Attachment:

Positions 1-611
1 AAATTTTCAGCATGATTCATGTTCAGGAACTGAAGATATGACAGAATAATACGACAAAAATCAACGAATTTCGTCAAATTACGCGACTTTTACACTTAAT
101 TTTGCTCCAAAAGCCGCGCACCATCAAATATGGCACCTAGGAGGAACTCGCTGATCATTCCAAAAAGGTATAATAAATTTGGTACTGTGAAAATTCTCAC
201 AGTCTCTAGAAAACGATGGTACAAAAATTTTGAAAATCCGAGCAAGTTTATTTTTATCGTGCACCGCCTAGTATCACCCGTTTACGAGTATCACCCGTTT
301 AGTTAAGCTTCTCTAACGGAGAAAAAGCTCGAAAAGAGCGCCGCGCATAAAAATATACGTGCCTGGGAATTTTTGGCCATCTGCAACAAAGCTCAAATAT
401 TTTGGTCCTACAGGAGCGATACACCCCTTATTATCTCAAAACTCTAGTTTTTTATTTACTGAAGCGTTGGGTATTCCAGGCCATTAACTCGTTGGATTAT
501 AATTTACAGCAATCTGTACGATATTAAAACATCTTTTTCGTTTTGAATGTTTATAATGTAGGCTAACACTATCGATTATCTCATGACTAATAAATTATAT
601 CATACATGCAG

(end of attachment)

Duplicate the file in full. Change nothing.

Positions 1-611
1 AAATTTTCAGCATGATTCATGTTCAGGAACTGAAGATATGACAGAATAATACGACAAAAATCAACGAATTTCGTCAAATTACGCGACTTTTACACTTAAT
101 TTTGCTCCAAAAGCCGCGCACCATCAAATATGGCACCTAGGAGGAACTCGCTGATCATTCCAAAAAGGTATAATAAATTTGGTACTGTGAAAATTCTCAC
201 AGTCTCTAGAAAACGATGGTACAAAAATTTTGAAAATCCGAGCAAGTTTATTTTTATCGTGCACCGCCTAGTATCACCCGTTTACGAGTATCACCCGTTT
301 AGTTAAGCTTCTCTAACGGAGAAAAAGCTCGAAAAGAGCGCCGCGCATAAAAATATACGTGCCTGGGAATTTTTGGCCATCTGCAACAAAGCTCAAATAT
401 TTTGGTCCTACAGGAGCGATACACCCCTTATTATCTCAAAACTCTAGTTTTTTATTTACTGAAGCGTTGGGTATTCCAGGCCATTAACTCGTTGGATTAT
501 AATTTACAGCAATCTGTACGATATTAAAACATCTTTTTCGTTTTGAATGTTTATAATGTAGGCTAACACTATCGATTATCTCATGACTAATAAATTATAT
601 CATACATGCAG